By Jay Sjerven
The Economic Research Service of the U.S. Department of Agriculture in its Food Price Outlook issued Dec. 21 indicated food price inflation in 2013 likely will be higher than in the current year largely because of the delayed impact of the worst drought in decades across the Midwest.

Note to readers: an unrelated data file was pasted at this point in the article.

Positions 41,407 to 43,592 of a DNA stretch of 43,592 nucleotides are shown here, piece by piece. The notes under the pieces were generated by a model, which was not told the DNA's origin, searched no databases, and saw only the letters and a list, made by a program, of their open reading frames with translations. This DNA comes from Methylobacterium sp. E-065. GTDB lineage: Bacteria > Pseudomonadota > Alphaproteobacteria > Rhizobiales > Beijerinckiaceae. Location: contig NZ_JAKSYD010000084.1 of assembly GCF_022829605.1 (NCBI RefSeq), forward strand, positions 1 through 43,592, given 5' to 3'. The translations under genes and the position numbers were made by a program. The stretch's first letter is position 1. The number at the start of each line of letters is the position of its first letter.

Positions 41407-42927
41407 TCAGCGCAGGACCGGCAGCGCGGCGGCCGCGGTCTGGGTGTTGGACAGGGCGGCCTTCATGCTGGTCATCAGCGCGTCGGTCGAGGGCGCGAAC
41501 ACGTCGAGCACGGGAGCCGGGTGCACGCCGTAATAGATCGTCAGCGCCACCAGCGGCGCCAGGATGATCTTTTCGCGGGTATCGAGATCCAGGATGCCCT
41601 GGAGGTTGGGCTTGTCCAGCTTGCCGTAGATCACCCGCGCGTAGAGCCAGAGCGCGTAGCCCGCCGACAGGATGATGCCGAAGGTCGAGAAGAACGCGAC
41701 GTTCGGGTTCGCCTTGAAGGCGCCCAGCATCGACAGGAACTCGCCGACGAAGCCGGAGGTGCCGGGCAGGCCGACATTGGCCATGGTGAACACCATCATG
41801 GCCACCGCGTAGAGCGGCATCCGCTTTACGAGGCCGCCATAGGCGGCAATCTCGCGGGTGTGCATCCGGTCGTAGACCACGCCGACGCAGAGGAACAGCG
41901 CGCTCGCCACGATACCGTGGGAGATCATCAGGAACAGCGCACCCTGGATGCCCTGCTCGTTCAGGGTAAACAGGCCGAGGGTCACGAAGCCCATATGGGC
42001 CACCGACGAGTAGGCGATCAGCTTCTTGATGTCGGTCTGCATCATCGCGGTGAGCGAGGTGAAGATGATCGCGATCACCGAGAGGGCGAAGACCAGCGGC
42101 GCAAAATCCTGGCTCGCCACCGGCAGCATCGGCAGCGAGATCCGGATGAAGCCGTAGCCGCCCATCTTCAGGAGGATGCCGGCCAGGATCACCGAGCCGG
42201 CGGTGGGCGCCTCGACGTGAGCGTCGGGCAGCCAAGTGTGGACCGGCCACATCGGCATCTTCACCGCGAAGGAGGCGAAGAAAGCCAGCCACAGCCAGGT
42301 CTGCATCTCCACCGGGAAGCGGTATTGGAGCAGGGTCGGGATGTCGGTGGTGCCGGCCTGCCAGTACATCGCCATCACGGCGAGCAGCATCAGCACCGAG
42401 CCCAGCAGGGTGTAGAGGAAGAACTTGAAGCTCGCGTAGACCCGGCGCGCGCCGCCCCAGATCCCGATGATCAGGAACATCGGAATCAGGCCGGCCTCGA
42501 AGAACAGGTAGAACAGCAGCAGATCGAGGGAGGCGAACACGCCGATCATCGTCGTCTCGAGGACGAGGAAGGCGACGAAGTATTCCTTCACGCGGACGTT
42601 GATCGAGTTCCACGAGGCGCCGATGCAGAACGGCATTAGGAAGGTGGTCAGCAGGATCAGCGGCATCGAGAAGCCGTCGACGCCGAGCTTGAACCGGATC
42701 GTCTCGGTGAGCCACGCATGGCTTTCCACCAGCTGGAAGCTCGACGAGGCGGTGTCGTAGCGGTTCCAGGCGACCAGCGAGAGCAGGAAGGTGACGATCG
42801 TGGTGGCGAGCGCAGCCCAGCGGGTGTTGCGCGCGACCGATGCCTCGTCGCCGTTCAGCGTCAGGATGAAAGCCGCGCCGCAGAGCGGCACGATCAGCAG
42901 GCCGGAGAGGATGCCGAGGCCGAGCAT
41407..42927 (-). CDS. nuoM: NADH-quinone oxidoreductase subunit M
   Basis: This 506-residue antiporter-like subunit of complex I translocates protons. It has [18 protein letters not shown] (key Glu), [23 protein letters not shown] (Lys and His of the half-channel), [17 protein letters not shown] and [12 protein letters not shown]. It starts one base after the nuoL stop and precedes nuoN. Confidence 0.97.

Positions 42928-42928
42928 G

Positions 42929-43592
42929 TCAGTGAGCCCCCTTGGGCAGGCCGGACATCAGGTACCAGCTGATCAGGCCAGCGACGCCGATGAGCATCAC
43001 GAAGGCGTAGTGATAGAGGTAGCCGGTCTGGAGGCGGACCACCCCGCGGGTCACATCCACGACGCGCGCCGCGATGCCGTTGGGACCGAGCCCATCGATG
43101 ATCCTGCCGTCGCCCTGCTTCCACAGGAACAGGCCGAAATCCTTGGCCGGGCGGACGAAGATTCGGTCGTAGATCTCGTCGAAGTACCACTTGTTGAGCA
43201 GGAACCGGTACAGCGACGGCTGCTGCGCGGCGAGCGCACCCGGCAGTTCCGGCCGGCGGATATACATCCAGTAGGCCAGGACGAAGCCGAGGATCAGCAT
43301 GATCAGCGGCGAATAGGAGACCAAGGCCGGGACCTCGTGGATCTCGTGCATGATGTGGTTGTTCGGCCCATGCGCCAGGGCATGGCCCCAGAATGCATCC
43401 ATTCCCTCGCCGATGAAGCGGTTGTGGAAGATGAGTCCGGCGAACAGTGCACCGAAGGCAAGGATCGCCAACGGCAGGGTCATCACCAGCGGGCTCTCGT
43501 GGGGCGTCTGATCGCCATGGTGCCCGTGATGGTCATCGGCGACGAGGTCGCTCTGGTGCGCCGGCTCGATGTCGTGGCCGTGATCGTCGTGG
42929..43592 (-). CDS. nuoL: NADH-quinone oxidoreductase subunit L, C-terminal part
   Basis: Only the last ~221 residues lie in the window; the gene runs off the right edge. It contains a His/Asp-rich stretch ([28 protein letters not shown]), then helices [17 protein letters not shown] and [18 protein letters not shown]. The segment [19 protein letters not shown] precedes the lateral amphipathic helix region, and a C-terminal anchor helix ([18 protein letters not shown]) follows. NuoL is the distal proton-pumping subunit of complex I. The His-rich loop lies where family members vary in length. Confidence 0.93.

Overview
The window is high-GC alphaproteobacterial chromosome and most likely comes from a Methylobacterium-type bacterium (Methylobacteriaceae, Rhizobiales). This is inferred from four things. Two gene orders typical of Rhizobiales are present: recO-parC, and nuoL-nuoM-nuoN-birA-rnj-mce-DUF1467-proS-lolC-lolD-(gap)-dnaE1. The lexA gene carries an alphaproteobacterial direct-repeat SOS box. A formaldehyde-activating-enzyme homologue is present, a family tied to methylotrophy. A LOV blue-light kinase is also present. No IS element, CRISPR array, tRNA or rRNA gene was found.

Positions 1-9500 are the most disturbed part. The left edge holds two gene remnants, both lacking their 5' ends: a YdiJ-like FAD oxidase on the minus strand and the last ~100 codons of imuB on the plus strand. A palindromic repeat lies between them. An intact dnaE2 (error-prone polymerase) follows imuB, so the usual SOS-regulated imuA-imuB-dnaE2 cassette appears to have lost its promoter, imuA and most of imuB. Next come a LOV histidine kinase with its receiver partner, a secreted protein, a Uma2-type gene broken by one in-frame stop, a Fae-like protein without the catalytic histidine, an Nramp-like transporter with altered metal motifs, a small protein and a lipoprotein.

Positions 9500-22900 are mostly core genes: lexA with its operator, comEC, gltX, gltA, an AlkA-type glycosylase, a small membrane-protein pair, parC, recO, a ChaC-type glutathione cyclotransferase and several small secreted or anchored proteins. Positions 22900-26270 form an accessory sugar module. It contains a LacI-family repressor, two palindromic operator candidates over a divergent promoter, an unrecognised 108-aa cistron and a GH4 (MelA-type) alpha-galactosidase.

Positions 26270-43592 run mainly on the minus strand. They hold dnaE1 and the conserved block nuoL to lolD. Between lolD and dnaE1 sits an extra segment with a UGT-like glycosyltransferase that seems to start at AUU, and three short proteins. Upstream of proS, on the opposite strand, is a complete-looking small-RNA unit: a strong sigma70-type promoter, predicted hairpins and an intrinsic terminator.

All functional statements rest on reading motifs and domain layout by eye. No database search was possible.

“Retail food prices, despite the severe drought in the Midwest, have been flat in 2012,” the E.R.S. said. “The food-at-home Consumer Price Index (C.P.I.) increased a total of 0.3% from January to November 2012. Prices rose for beef and veal, poultry, fruit, and other foods in 2012; however, prices fell for pork, eggs, vegetables, and nonalcoholic beverages. For the remaining food categories, prices remained unchanged for the most part. The drought has affected prices for corn and soybeans as well as other field crops, which should, in turn, drive up retail food prices. However, the transmission of commodity price changes into retail prices typically takes several months to occur, and most of the impact of the drought is expected to be realized in 2013.”